• Birkbeck, University of London Featured Masters Courses
  • Swansea University Featured Masters Courses
  • Ulster University Featured Masters Courses
  • University of Leeds Featured Masters Courses
  • Xi’an Jiaotong-Liverpool University Featured Masters Courses
  • Goldsmiths, University of London Featured Masters Courses
  • University of Cambridge Featured Masters Courses
  • Ross University School of Veterinary Medicine Featured Masters Courses
University of Bedfordshire Featured Masters Courses
Centre for Digital Media Featured Masters Courses
Cass Business School Featured Masters Courses
University of Leicester Featured Masters Courses
University of Salford Featured Masters Courses

MSc Social Policy and Development/ MSc Social Policy and Development (Non-Governmental Organisations)


Course Description

About the MSc programme

The MSc Social Policy and Development programme is aimed at those who have work experience in developing countries and wish to acquire professional skills in the expanding field of social policy and development. The degree aims to develop an understanding of the theory and methodology of social policy and development, to allow deeper study in specialist development areas of particular interest to individual students and to strengthen analytical and organisational skills.

The first stream, Social Policy and Development, approaches social policy and development primarily from the perspective of government. The second stream, Social Policy and Development: Non-Governmental Organisations approaches the subject from the perspective of NGOs and wider civil society. Both streams share a common engagement with the core concepts and debates within social policy and development including the policy process, wellbeing, poverty and exclusion, global institutions and the aid system, sustainability and livelihoods, and rights and citizenship.

You will study in a comparative, international and multi-disciplinary environment, with staff who have expertise in Asia, Africa, Latin America and post-communist societies, and maintain research and advisory links with governments and key international development organisations.

Graduate destinations

Students who have graduated from this programme have gone one to work for:
Different UN agencies including UNDP, UNICEF and UNHCR
A variety of small and large NGOs including Oxfam, Médecins Sans Frontières, International Red Cross, One World Action
International or intergovernmental organisations such as the World Economic Forum, European Commission, World Bank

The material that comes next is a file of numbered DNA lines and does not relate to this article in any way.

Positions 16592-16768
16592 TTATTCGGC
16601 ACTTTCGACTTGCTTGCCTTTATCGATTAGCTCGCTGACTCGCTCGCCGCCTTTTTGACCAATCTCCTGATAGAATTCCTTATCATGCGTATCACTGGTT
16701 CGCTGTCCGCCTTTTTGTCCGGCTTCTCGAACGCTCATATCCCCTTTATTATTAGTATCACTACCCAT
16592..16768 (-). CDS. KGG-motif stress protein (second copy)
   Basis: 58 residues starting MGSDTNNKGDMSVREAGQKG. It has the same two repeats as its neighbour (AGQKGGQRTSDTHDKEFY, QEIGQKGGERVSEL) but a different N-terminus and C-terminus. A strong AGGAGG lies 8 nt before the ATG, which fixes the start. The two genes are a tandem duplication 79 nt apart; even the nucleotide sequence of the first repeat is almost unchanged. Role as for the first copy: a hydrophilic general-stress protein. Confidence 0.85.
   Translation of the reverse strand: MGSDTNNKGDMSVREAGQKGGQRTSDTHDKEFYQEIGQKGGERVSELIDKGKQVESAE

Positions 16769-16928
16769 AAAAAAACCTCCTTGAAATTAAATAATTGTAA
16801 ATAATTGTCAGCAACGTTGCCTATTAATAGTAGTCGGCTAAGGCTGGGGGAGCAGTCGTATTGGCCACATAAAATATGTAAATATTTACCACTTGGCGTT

Consulting companies
Government ministries

Visit the MSc Social Policy and Development/ MSc Social Policy and Development (Non-Governmental Organisations) page on the London School of Economics and Political Science website for more details!

(Student Profile)

Katsuya Aihara

More than 60 years have passed since the second world war ended. Welfare states have been changing from their original shape, because plenty of factors have forced change, such as low fertility rates, increased longevity, and increasing numbers of female workers. It is interesting to me to try to understand such changes, as well as efforts to improve the original styles of welfare states. Social policy is very closely linked to our daily lives, so the public is interested in the individual policies provided and implemented by their governments, such as pensions, health and employment.

I came to LSE partly so that I could study and live in London, one of the largest and most attractive cities in the world, and also because I wanted to study European historical and cultural backgrounds as well as social policy itself. Besides, as Japan has been so much influenced by the UK (politics, social policy, etc), I wanted to know what the United Kingdom is like as a country.

LSE has many benefits to the people who come here – the diversity of students, a massive library, being in the centre of London and the kindness of staff and teachers. I enjoy the atmosphere here, which gives us freedom to do in our own way what we want to do. I have particularly benefited from the language centre programmes, which cover from how to pronounce English words to how to write a dissertation - especially helpful to us non-native English speakers. After I graduate, I am going back to my office, the House of Representatives of Japan, and will continue to support the members of the House.

(Student Profile)

Harriet Nakaggo

1846.jpg Firoz and Najma Lalji Foundation Scholar

The origin of my interest in studying in a developed country, particularly at LSE, happened during my undergraduate studies back at home in Uganda. The relatively backward education concepts and teaching methodologies have made it inevitable that Ugandan education as a whole remains out of pace with international educational development – we were taught to be job seekers but not creators. The reason why I applied for graduate study at LSE was that it is a university with a time-honoured history and academic reputation in the world.

It is as a result of the impact of my scholarship that I want to become a development activist in Uganda immediately after my programme, mostly geared to helping vulnerable children fulfil their dreams of life.


Scholarships

Entry Requirements

2:1 degree or overseas equivalent in a relevant social science discipline; Professional experience is advantageous; English standard level.

Email Enquiry

Recipient: London School of Economics and Political Science
Insert previous message below for editing? 
You haven’t included a message. Providing a specific message means universities will take your enquiry more seriously and helps them provide the information you need.
Why not add a message here
* required field
Send a copy to me for my own records.
Email Sent

Share this page:

Cookie Policy    X